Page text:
Shop |

SPBH Ten Questions

Joanna Cresswell

The editor of Unseen Magazine talks to us about Ana Mendieta’s death, ‘wit as a weapon for female artists’ and those Wolfgang Tillman’s moments.

1. Show us a sample of your work.

1. A gif showing some spreads from Unseen Magazine 2016.
2. My desktop giving form to how it looks inside my brain most of the time.
3. ‘Copies, Homages, Perversions’: an interview with Stephanie Syjuco for Elephant magazine.
4. Unseen magazine 2017 launch.
5. Lisa Simpson summing it up.
6. ‘Photography, Anxiety and the Colour Blue’: a slice of an interview with Juno Calypso for Photomonitor.

2. What research is currently most informing your practice?

The relationship between an author/artist and their character. fictional artists. forgeries. what is madness? second-wave feminism. wit as a weapon for female artists. rewriting sexuality. performance art.

3. Which photograph are you obsessed with right now and why?

I’ve been thinking about Ana Mendieta a lot lately. Earth, Spirit, Energy, Loss, Death and The Female Body (violated, pushed, pulled, moulded, broken, sacred) – these were her themes. This is her 1973 Imagen de Yagul from her Silueta series, and it’s been on my desktop for the past few months. I’ve got endless time for any and all of her work but this image haunts me a little bit. Perhaps it’s because of it’s corpse/grave-like appearance, with Mendieta’s body shrouded in tiny white flowers, which feels particularly poignant and affecting given the mystery shrouding her untimely death (read: Carl Andre almost definitely killed her and ultimately got away with it).

In the LA Review of Books, Maya Gurantz wrote a phenomenal piece on this very topic, after protesters arrived outside of MoCA Los Angeles to condemn the opening of a Carl Andre retrospective earlier this year. As told by Guratz, Philippe Vergne, director of MoCA and co-curator of the retrospective, said: “Carl broke something, and he was ostracized, and it’s part of the story. But the work is there. We are a museum, not a court of law, and he is one of the most important artists of our time.”

To that, Gurantz had to say: “Carl broke something. Something. Not someone, not a woman, or an artist on the verge of a major career who hasn’t been able to make work for 32 years because she’s dead. He broke something. Not just a thing, but some thing. Some thing over there. He broke it”.

I could not have said it better myself.

4. What video can you not stop watching?

5. Can you give us five links to things you think we should know about?

1. This piece from Rebecca Solnit, always:

2. This new book on artists who ‘raise hell, transform their bodies, anger their elders’:

3. This podcast on museums and nationalism from BBC Radio 4:

4. This by Anne Carson, ‘a profoundly moving portrait of an artist coming to terms with fantastic accident of who he is’, forever my favourite:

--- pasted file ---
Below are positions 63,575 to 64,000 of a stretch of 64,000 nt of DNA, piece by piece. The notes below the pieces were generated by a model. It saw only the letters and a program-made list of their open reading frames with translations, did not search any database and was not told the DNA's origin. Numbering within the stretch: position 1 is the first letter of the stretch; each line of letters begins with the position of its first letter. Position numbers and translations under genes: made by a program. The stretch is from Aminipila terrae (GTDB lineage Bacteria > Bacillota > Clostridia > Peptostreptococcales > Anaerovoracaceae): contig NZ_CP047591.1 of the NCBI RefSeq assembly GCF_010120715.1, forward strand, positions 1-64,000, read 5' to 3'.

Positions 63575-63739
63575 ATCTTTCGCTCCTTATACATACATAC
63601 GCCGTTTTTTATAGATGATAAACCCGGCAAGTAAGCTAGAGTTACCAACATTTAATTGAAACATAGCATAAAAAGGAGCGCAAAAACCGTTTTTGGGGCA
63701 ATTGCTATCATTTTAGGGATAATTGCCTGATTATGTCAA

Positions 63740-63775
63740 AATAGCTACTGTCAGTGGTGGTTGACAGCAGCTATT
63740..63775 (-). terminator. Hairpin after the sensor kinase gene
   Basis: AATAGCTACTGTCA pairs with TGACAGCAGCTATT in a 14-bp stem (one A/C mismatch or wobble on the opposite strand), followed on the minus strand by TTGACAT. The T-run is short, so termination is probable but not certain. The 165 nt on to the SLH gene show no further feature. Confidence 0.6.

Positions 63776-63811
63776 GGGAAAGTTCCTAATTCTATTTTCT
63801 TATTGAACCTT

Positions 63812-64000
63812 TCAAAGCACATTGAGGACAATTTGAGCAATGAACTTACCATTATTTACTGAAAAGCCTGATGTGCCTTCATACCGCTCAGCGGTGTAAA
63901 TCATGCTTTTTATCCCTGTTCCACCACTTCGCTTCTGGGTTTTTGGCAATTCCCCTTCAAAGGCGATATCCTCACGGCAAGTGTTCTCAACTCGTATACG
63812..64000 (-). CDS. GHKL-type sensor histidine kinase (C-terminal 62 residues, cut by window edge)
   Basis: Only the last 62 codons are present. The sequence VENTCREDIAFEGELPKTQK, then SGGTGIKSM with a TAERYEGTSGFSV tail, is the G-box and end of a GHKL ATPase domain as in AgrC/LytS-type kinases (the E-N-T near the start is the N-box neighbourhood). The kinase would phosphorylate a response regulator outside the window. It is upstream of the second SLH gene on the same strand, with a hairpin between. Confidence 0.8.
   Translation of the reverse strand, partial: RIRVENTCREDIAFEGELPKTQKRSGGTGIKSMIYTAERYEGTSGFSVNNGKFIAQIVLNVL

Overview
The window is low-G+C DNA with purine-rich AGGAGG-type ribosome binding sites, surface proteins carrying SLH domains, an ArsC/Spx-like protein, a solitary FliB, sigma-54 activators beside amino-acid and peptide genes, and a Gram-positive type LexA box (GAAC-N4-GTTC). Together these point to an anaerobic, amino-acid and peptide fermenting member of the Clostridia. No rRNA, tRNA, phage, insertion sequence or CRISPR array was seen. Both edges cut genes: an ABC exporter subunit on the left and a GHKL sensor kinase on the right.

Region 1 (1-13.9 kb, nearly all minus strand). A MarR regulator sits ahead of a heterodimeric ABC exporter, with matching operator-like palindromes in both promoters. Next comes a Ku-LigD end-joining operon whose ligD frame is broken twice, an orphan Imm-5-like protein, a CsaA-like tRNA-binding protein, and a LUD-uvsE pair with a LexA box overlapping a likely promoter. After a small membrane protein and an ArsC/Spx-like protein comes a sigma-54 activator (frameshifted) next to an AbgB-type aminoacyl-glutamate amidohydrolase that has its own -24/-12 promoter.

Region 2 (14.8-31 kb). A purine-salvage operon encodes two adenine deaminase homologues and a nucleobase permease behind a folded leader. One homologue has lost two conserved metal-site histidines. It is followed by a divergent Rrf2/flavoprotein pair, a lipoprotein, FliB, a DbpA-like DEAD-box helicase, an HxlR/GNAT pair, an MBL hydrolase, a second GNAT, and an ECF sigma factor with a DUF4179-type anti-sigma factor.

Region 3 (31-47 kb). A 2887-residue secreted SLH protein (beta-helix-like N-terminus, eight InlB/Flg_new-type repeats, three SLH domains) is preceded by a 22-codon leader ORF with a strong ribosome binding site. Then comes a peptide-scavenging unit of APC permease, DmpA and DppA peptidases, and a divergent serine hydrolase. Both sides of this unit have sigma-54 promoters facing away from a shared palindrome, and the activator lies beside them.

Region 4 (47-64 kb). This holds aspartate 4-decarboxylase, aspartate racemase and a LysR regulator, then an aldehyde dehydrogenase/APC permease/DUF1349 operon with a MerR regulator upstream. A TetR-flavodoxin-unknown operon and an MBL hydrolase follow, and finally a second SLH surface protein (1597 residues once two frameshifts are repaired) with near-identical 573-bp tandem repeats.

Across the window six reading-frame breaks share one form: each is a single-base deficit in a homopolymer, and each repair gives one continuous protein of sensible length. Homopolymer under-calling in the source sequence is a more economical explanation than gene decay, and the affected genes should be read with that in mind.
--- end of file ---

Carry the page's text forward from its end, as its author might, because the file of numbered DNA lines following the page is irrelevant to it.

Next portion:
5. This thoughtful reflection on an issue I often wonder about, something close to my heart:

6. How many photos do you have right now on your phone? Please share one

…and feel free to give us some context if you feel like it.

I have 5,853 photos on my phone right now. Wow. I have a hard time deleting anything, clearly…

I took this image in Dorset at the beginning of the Summer. I went to stay with friends the week after sending the latest issue of Unseen Magazine to print, and felt like I was coming alive again. The clouds parted for the exact time we arrived at the beach, and we swam in the sea and ordered this ridiculous crab platter. It also just LOOKED SO GOOD – a Wolfgang Tillmans moment.

7. Can you send us a pic of your desk/workspace?

8. What is the most coveted photo book you own and why?

Annette Messager’s Les Tortures Volontaires (Voluntary Tortures). It opened up a whole new research rabbit hole for me – even the short statement she makes at the beginning of the book set my mind racing. In the 1970’s, Messager spoke of feeling like a devalued artist because she was female, and explained that that was why she sought out ‘devalued territory’, going on to say ‘hence my predilection with photography’. It was as if she felt a particular alignment with photography for its struggles. Isn’t that beautiful?

9. What concerns you?

How to carve out enough time each week to read everything I want to.
Also, how to get over the crippling fear of speaking in public.

10. What makes you happy?

Those brief, sweet moments after handing in a piece of writing you’re proud of, before the anxiety of the next commission begins!

About Joanna: I am a freelance writer based in London, and currently the editor of Unseen Amsterdam’s Unseen Magazine. I write about arts, culture and women’s issues for an array of magazines, journals and publications, previously including 1000 words, American Suburb X, Aperture (The PhotoBook Review), The British Journal of Photography, Elephant Magazine, Paper Journal, Photomonitor, This is Tomorrow, The Photographers’ Gallery and more. I’m currently working on a long essay encompassing some of the themes I’ve shared with you here, and preparing to apply for MA’s in something entirely non-art related.

← Back